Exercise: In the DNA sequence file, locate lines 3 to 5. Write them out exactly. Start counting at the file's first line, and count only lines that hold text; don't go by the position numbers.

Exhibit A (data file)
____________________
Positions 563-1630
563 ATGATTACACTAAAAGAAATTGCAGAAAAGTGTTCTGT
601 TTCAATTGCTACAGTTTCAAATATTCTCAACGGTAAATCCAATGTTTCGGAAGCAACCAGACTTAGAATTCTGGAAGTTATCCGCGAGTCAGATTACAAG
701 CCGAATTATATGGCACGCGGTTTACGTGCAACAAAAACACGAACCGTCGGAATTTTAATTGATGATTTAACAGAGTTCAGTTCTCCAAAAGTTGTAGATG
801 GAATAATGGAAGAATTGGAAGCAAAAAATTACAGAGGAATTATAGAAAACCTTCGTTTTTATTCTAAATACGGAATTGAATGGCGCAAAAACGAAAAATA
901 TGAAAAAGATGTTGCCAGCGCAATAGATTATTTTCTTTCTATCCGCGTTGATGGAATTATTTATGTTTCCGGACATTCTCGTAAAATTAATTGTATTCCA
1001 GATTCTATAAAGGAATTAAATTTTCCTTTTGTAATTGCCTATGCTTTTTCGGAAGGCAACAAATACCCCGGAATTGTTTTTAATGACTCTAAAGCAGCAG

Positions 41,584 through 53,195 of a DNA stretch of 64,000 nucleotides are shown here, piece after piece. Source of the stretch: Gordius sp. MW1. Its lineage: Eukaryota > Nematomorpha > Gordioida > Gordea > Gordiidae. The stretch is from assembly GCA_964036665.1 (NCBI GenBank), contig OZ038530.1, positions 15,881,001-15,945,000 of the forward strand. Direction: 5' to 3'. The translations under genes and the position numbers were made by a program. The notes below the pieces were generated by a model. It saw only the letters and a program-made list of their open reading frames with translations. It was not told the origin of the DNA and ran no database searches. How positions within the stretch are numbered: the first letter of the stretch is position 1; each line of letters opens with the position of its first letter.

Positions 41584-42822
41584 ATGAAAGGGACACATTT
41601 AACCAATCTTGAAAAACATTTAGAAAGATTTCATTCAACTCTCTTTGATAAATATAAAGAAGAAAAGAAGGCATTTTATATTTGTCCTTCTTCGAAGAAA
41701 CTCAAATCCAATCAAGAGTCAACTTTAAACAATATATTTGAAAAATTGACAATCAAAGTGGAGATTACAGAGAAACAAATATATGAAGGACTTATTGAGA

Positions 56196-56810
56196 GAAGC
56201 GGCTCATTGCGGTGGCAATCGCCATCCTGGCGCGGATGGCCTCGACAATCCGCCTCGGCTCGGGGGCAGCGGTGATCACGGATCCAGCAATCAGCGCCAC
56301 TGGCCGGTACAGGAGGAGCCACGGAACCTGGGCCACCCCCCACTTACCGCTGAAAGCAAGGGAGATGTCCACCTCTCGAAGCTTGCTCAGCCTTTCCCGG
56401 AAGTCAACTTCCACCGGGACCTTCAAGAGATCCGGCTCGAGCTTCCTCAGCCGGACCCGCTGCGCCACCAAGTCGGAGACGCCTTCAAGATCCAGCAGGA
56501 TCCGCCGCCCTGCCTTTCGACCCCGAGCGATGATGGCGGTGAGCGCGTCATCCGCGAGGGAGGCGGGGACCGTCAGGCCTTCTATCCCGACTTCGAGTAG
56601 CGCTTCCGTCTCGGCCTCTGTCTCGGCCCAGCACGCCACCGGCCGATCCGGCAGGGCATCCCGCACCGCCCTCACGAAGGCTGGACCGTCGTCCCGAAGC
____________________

601 TTCAATTGCTACAGTTTCAAATATTCTCAACGGTAAATCCAATGTTTCGGAAGCAACCAGACTTAGAATTCTGGAAGTTATCCGCGAGTCAGATTACAAG
701 CCGAATTATATGGCACGCGGTTTACGTGCAACAAAAACACGAACCGTCGGAATTTTAATTGATGATTTAACAGAGTTCAGTTCTCCAAAAGTTGTAGATG
801 GAATAATGGAAGAATTGGAAGCAAAAAATTACAGAGGAATTATAGAAAACCTTCGTTTTTATTCTAAATACGGAATTGAATGGCGCAAAAACGAAAAATA